LawToolBox Announces it is SALI Compliant!

by Sherry Metzger, Esq.

In March, The Standards Advancement for the Legal Industry Alliance (SALI) announced the release of Legal Matter Specification Standard 2.0 (LMSS 2.0). Damien Riehl, Vice President for Litigation Workflow and Analytics Content for FastCase, “led an effort to migrate the LMSS to a graph database (RDF/OWL),” stated the press release. SALI improves industry efficiency by creating a common language, or “tagging” system, which increases the interoperability of end-users such as law firms, clients, and legal service providers. With the release of LMSS 2.0, “[t]he taxonomy has expanded more than six-fold to almost 10,000 categories (essentially tags) that the legal market uses to describe its services in detail, and in a way that is comparable across organizations,” stated the press release. Additionally, the release stated that a “significant portion of the expanded set of descriptors relate to litigation, including causes of action, document types, phases, and more, enabling robust definition and categorization of a wide variety of key aspects of disputes.” (You can learn more about SALI and read the entire March press release here 

What does it mean for LawToolBox to be SALI compliant? “If you incorporate one [SALI] tag, you are SALI compliant,” explained Riehl on Episode 171 of the LawNext Podcast. (You can listen to the episode here: LawNext: Ep 171: Damien Riehl on the SALI Alliance and Setting Data Standards for the Legal Industry ( Host Bob Ambrogi, a legal innovation thought-leader, spotlighted SALI in his interview of Riehl on the podcast that showcases innovators and entrepreneurs in the legal industry. “Sali labels enable us to relate forms to deadlines and group them based on roles, such as, ‘Plaintiff’ or ‘Defendant’” says Jack Grow, LawToolBox CEO and founder.  

LawToolBox is “SALI tagging” it’s deadline API so that third parties can surface their own proprietary forms at the exact moment in time the end-user needs it based on their matter deadlines.  For example, when LawToolBox calculates a “Deadline to file an answer” in a particular jurisdiction, if a matter is set up by a plaintiff LawToolBox surfaces Sali references suggesting that a “Motion for Default Judgment” could be filed, or if a matter is set up by a defendant LawToolBox surfaces Sali references suggesting that an “Answer” and “Corporate Disclosure” could be filed: 

The third party can use these references to surface forms from their own proprietary libraries.  These Sali references can be used to connect different systems and platforms even without the legal software vendors formally collaborating, creating the potential for an even more streamlined and automated way to manage their law practice.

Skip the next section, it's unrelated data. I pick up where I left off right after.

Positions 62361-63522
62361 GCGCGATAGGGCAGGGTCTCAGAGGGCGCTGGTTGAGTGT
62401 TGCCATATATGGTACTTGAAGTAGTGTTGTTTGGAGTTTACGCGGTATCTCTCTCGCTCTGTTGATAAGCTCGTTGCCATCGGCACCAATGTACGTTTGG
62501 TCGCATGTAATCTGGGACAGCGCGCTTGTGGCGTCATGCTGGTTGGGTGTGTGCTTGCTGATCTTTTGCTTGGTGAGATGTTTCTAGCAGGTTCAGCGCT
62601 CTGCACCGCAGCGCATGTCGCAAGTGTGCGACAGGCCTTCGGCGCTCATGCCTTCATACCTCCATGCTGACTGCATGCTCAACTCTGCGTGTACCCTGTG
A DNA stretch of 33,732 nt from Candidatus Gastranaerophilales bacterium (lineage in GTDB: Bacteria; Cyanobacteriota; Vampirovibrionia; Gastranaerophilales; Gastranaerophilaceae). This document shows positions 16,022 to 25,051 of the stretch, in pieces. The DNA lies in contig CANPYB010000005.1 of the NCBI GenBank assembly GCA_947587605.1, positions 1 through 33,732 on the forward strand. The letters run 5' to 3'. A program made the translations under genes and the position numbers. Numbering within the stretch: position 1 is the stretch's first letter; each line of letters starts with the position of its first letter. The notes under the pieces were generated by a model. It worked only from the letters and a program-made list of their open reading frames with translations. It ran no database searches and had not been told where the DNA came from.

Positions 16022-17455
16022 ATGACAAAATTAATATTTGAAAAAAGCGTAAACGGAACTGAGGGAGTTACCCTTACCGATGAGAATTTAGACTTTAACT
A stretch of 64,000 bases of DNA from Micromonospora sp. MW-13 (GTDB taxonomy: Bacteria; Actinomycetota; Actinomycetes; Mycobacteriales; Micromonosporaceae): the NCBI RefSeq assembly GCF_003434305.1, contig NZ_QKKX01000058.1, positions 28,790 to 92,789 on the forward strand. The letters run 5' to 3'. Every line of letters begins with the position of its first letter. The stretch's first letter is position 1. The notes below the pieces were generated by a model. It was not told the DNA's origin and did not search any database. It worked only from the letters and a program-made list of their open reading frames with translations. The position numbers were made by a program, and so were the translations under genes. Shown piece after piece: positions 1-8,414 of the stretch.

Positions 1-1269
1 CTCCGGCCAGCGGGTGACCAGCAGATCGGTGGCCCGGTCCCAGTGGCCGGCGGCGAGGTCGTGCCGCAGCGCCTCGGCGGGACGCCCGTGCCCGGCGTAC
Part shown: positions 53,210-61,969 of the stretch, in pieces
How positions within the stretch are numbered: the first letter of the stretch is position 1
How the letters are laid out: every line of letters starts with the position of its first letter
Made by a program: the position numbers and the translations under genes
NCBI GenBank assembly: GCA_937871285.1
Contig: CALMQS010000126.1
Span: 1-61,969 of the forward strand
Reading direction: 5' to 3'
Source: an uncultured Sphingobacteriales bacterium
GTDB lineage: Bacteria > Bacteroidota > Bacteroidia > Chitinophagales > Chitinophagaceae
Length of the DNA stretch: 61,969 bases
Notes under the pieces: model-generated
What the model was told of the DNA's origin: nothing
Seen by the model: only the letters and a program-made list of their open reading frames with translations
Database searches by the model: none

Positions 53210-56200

Understanding the usefulness of this conformity, Ambrogi stated to Riehl, “You’re talking about not just tagging, but using tags to show context and relationships more than standard codes would do.” Riehl replied, “[SALI is] enabling interoperability amongst all players in the ecosystem. That has never been done before.” The host and his guest commented that more clients and law firms are demanding this interoperability, as well as “intracompany” metadata tags because they improve queries, comparisons, and relationships when it comes to running analytics. 

It was the novelty of the idea that had Riehl missing boat-time on his family’s lake in Minnesota, as he worked over the possibilities and benefits of standardizing the system. Explaining that “it needed to be done” in a system that had until then only included content and process standardizations, SALI was positioned to standardize the metadata component. “You don’t have to recreate the wheel,” Riehl said. “We’re all counting the same things, so we should be using the same language.” SALI essentially eliminates the need for one-to-one mapping of terms by standardizing the language across the industry. 

With active participation by its members, including other industry leaders such as LexisNexis, NetDocuments, Ogletree Deakins, Microsoft, and Intel, SALI is constantly improving the compatibility of its tagging system with real-time users. For example, if a law firm uses a particular tag that is not among the 10,000 in the SALI system, it can notify SALI to add the tag. The resulting organic and collaborative growth of the system establishes a world-wide language that has implications for court use and the improvement of access to justice programs. As a free, open-source platform that is planning to release an open application programming interface (API), SALI is leading the integration of systems and services across the legal industry. 

For more information contact: 
Carol Lynn Grow, COO 

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